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Biden Needs More Than an Order to Limit Climate Financial Risks


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These translations are done via Google Translate

(Bloomberg) The Biden administration on Thursday issued an executive order aimed at using regulation to limit the threat of climate change to U.S. companies, investors and the financial system, a big step toward bringing the nation in line with the rest of its allies on the issue.

The action, however, is more about intention than actual rule-making and it foreshadows a long, technical process that the administration and regulators are feeling their way into, and one in which the White House lacks the power to get what it wants simply through executive fiat. It’s also a process that will provoke resistance from fossil-fuel industries and those in Congress who are warning against regulatory overreach.

The move represents an early element of the new administration’s efforts to reduce greenhouse-gas emissions by 50% by 2030, compared to 2005 levels, and make the U.S. a global leader on climate. Under President Joe Biden, the U.S. has rejoined the 2015 Paris Agreement on climate change after his predecessor, Donald Trump, withdrew from the accord.

The order is clear enough in directing National Economic Council Director Brian Deese and National Climate Adviser Gina McCarthy to develop a strategy for assessing risks to the federal government’s own financial assets and liabilities. It also instructs the Department of Labor to report on the risks to pensions.

Retirement plans with substantial investments in oil, gas and coal reserves could shed value as governments clamp down on greenhouse gas emissions generated by burning those fossil fuels. Similarly, even non-energy investments in commercial buildings and real estate can be imperiled by rising seas and storm surge fueled by climate change.

But the language is less forceful on the task of building out a regime of climate-related risk disclosures for financial and non-financial companies. In the order, Biden asks Treasury Secretary Janet Yellen to engage with regulatory agencies “to consider” a number of actions, including assessing the risk of climate change to U.S. financial stability.

Hitting Limit

The word choice reflects the White House’s lack of direct authority over independent regulatory agencies, according to David Arkush, climate program director at Public Citizen.

“This order goes up to the limit of what they can do,” Arkush said.

Even with the White House encouraging the Financial Stability Oversight Council at arm’s reach, it can be a powerful tool, McCarthy said on a phone briefing with reporters. “The FSOC is independent,” McCarthy said, but “that does not mean we don’t intend to continue to pursue these issues.”

The Financial Stability Oversight Council, which Yellen heads, brings together the U.S. Federal Reserve, the Securities and Exchange Commission, the Commodity Futures Trading Commission and other agencies. The panel can encourage individual agencies and regulators to better address specific risks, such as climate change, and it’s a forum for coordinating that action.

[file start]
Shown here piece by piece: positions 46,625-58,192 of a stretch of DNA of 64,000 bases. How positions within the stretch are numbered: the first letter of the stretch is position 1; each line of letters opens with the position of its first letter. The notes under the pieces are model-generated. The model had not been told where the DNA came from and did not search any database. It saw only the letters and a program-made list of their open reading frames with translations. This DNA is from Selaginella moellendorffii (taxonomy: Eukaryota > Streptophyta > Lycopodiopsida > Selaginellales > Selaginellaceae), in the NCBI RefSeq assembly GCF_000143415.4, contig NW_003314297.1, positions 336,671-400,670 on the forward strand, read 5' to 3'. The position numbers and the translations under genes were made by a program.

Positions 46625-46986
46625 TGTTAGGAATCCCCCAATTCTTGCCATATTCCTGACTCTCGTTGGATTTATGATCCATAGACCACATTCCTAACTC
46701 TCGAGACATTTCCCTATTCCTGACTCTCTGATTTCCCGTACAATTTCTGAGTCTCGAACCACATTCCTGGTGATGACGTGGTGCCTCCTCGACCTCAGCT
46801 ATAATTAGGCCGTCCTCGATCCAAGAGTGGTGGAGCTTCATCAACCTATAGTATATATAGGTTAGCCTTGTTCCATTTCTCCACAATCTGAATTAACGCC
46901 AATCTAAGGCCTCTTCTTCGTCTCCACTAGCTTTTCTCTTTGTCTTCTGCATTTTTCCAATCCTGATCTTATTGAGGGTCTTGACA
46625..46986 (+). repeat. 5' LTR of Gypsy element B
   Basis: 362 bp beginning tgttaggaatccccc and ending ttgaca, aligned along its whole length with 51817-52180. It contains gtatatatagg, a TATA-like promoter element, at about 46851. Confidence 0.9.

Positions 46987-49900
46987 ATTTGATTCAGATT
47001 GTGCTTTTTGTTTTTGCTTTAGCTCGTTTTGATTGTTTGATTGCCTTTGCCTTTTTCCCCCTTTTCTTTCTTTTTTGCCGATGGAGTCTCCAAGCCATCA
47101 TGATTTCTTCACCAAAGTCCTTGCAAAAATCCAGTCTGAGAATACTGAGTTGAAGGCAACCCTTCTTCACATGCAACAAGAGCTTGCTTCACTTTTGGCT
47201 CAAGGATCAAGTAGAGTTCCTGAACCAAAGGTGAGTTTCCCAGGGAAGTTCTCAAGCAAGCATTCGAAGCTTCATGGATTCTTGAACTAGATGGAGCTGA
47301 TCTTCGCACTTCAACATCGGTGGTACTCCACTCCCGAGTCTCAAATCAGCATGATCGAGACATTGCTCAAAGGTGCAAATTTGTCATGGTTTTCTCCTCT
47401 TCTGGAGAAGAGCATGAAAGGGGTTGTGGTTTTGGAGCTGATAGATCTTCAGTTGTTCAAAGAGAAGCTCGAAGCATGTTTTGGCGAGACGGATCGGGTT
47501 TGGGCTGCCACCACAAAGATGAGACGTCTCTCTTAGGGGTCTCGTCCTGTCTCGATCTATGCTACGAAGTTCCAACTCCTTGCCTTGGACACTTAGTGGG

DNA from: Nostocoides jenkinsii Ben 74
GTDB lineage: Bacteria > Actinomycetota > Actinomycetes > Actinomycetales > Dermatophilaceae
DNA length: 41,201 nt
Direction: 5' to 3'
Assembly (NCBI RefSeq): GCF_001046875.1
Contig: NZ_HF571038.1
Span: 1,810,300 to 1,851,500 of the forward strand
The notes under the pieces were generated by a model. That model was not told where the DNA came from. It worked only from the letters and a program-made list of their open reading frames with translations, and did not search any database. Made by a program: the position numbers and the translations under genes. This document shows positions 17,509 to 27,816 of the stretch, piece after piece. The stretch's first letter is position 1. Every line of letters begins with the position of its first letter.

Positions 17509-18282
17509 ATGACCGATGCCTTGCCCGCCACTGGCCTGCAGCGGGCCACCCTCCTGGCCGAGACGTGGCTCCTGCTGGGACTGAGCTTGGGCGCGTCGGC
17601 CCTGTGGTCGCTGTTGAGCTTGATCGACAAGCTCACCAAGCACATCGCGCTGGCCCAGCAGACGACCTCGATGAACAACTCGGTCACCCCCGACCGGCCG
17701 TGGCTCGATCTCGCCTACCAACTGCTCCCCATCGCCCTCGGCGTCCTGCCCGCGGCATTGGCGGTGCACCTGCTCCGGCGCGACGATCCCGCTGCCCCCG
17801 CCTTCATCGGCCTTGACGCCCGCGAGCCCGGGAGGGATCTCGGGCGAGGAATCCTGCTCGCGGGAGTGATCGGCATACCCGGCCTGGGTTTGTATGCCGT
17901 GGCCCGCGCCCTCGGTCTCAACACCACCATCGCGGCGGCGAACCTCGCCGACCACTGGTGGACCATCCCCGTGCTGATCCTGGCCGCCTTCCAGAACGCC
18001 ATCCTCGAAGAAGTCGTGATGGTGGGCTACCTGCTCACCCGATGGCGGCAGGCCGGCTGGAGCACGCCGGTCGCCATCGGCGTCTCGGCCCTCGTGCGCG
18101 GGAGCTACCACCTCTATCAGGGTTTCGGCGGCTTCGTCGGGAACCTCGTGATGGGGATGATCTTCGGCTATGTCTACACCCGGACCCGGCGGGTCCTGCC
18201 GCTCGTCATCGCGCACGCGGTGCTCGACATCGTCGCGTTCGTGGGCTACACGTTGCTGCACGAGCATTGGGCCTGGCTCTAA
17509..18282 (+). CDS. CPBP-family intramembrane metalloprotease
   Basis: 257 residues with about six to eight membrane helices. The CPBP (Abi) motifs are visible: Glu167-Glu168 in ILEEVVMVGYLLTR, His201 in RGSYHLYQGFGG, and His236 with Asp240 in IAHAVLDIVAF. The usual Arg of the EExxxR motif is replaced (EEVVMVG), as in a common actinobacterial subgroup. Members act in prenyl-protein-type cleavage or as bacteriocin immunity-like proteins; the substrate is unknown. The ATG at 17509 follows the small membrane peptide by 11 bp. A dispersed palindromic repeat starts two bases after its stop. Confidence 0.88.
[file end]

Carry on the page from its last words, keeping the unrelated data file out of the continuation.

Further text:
Still, individual regulations — such as potential new requirements for climate risk disclosure that could be mandated by the SEC — remain the purview of individual agencies represented on the council.

Yet even in what it only encourages, the order also lacks specificity regarding the type of disclosure regime it wants to create. That, according to Giulia Christianson, director of sustainable private-sector finance at the World Resources Institute, reveals how early-stage the entire project is now.

“There are a lot of plans for plans here,” said Christianson, who nonetheless welcomed the order as a first step. “The truth of the matter is that nobody has quite figured out how to meaningfully, fully assess the risks associated with climate change.”

Progress Report

With the action, the administration has raised expectations for significant steps in the near future, and Yellen pledged during the media call to deliver a report on progress made by the FSOC on coordinating regulators’ approach to addressing climate-related financial risks.

“In many ways this sets the stage for robust action by the financial regulators to not only analyze and identify risks, but ultimately mitigate them by developing regulations,” said Gregg Gelzinis, associate director for economic policy at the Center for American Progress.

Yet it was also clear even before the executive order the administration will face opposition on the regulatory front. Some lawmakers have asserted that financial regulatory agencies lack the legal authority to police the corporate and financial sectors based on climate risks.

“Today’s executive order demonstrates that the Biden administration is preparing to misuse financial regulation to further environmental policy objectives,” he said in a statement late Thursday. “Not only would such regulation exceed the scope of financial regulators’ respective missions and authorities, but it would also distort capital allocation, raise energy costs for consumers and slow economic growth.”

Deese, however, said in the phone briefing that “we’re confident that the actions that are outlined, mandated and encouraged by this executive order are all those that we can effectively execute with existing authorities.”



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